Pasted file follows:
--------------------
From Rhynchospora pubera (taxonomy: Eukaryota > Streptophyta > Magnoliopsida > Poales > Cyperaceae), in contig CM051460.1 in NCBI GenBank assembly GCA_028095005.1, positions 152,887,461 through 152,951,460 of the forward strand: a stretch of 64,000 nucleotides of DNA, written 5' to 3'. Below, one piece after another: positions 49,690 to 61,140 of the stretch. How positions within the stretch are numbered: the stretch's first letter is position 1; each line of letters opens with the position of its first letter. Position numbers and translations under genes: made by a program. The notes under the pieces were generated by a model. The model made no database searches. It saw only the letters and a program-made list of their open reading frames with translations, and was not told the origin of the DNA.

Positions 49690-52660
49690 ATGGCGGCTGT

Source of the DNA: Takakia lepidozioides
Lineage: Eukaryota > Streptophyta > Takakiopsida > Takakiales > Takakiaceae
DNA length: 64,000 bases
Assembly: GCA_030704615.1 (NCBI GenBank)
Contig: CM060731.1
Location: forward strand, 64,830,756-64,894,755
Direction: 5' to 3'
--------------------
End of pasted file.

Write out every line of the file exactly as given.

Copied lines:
From Rhynchospora pubera (taxonomy: Eukaryota > Streptophyta > Magnoliopsida > Poales > Cyperaceae), in contig CM051460.1 in NCBI GenBank assembly GCA_028095005.1, positions 152,887,461 through 152,951,460 of the forward strand: a stretch of 64,000 nucleotides of DNA, written 5' to 3'. Below, one piece after another: positions 49,690 to 61,140 of the stretch. How positions within the stretch are numbered: the stretch's first letter is position 1; each line of letters opens with the position of its first letter. Position numbers and translations under genes: made by a program. The notes under the pieces were generated by a model. The model made no database searches. It saw only the letters and a program-made list of their open reading frames with translations, and was not told the origin of the DNA.

Positions 49690-52660
49690 ATGGCGGCTGT

Source of the DNA: Takakia lepidozioides
Lineage: Eukaryota > Streptophyta > Takakiopsida > Takakiales > Takakiaceae
DNA length: 64,000 bases
Assembly: GCA_030704615.1 (NCBI GenBank)
Contig: CM060731.1
Location: forward strand, 64,830,756-64,894,755
Direction: 5' to 3'